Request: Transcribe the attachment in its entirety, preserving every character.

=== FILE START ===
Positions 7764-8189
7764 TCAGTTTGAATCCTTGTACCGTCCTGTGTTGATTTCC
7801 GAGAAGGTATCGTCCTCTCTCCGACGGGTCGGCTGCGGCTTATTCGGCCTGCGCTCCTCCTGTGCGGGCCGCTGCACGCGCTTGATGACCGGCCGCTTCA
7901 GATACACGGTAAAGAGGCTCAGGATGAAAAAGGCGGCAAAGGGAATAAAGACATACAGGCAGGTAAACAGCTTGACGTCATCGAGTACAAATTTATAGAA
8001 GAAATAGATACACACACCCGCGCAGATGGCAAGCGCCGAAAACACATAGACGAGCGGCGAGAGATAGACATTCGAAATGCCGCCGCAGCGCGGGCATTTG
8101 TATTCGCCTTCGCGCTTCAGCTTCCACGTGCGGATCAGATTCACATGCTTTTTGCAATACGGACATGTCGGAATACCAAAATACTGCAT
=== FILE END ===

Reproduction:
Positions 7764-8189
7764 TCAGTTTGAATCCTTGTACCGTCCTGTGTTGATTTCC
7801 GAGAAGGTATCGTCCTCTCTCCGACGGGTCGGCTGCGGCTTATTCGGCCTGCGCTCCTCCTGTGCGGGCCGCTGCACGCGCTTGATGACCGGCCGCTTCA
7901 GATACACGGTAAAGAGGCTCAGGATGAAAAAGGCGGCAAAGGGAATAAAGACATACAGGCAGGTAAACAGCTTGACGTCATCGAGTACAAATTTATAGAA
8001 GAAATAGATACACACACCCGCGCAGATGGCAAGCGCCGAAAACACATAGACGAGCGGCGAGAGATAGACATTCGAAATGCCGCCGCAGCGCGGGCATTTG
8101 TATTCGCCTTCGCGCTTCAGCTTCCACGTGCGGATCAGATTCACATGCTTTTTGCAATACGGACATGTCGGAATACCAAAATACTGCAT